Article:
By Tim Hjersted
May 31, 2015
People can say with conviction and confidence that voting will never make a difference - but it's still a belief, and possibly one that may be too ideological for our own good, as it can skew our perception of reality.
I can think of many examples where voting has made a difference, especially when you look to other countries beyond the US
. Voting never led to the pure anarchist dream revolution, but holding out for something pure like that in the current political climate may be as much a fantasy as believing wholeheartedly in voting.
I certainly don't put much faith in voting. But saying it never will or never has made a difference is pure belief. A more accurate belief in my opinion is that voting is currently the least effective tool in the activist toolbox, but it can still have its uses.
My commitment remains centered on putting 99% of my time and efforts into activist organizing, amplifying indy media and other non-electoral solutions.
I think it's fine that we can all do different things. Some can vote, some can not vote. Some can do a 90/10 split between activism and election politics. Some can do 99/1 (like myself), some can do (100/0) and some can do 70/30, 40/60 or any other combination if they really want to.
All of these are better than 0/0, which is a far greater problem than whether people put energy into voting or not. Honestly if more people upped their participation on the activism side, it would make this whole debate about whether to vote irrelevant. If both the vote and non-vote sides can agree that we should put most of our efforts into activism, then the whole debate about that last 1% of our time becomes a moot point.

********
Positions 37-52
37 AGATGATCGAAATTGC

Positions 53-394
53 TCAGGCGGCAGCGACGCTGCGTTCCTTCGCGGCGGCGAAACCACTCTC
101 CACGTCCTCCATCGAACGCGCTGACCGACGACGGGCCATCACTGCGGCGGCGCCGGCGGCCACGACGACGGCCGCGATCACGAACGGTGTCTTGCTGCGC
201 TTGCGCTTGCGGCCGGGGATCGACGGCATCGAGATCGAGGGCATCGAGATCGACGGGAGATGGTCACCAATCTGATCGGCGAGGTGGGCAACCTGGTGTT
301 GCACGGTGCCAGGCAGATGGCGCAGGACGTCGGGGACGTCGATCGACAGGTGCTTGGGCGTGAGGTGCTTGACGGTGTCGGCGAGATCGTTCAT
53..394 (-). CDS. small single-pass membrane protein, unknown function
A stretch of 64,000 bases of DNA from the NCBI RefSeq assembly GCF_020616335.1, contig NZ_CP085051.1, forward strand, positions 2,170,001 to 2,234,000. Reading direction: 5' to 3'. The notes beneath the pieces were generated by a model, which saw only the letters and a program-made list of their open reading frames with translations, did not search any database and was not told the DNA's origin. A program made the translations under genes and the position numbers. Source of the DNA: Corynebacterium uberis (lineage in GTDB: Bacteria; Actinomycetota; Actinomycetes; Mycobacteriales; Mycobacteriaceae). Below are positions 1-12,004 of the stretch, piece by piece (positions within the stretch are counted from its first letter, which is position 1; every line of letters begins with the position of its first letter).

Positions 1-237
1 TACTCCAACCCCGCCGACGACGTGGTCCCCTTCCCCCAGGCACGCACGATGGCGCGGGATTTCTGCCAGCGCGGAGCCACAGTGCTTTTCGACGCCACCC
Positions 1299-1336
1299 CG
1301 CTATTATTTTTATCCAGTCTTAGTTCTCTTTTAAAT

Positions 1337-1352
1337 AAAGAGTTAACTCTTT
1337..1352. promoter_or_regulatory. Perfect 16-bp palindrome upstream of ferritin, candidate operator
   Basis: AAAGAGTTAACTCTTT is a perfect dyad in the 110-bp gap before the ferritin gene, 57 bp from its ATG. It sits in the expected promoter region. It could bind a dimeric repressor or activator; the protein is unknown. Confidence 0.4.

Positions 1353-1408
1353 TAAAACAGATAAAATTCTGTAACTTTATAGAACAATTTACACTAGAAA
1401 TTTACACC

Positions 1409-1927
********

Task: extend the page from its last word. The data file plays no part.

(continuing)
I think that it's interesting that anarchists have gained a reputation for trying so hard to convince everyone to act the same as they do (100/0 as has become the popular norm).
Whatever happened to a diversity of tactics and a plurality of complimentary perspectives? There's some serious irony here because it's as if the pure 'never vote' anarchists want everyone to be like them, and if you don't agree, then you're a 'fake anarchist' or a 'filthy liberal'. This sounds like ideology and dogma to me, using shame to get people to conform.
The idea that all 'true anarchists' don't support voting is also false. Notably, Noam Chomsky, one of the most prominent modern
anarchists, supports voting
. And Crimethinc
, a well-known collective in anarchist circles, promoted the "don't just vote" position in a 2004 political campaign (PDF
), encouraging direct action as a more effective activist strategy, while avoiding getting mired in the 'vote/don't vote' debate entirely by stating that it is simply the least effective strategy to have a say in society.
There are certainly dozens of good arguments to not participate in electoral politics
, but there are also anarchists who are aware of the limitations of voting but choose to also put a few minutes into voting for practical purposes. I don't think either choice is 'the one right way.' But the arguments for anarchists participating more in elections, and not less, are pretty compelling
. They're worth considering, at least, before deciding to stick with the don't-vote stance.
By all means, if you don't want to vote, please carry on and don't change.
I just think that encouraging people to do what they want and doing what you want yourself seems more anarchist to me than telling everyone we've all gotta think and act the same.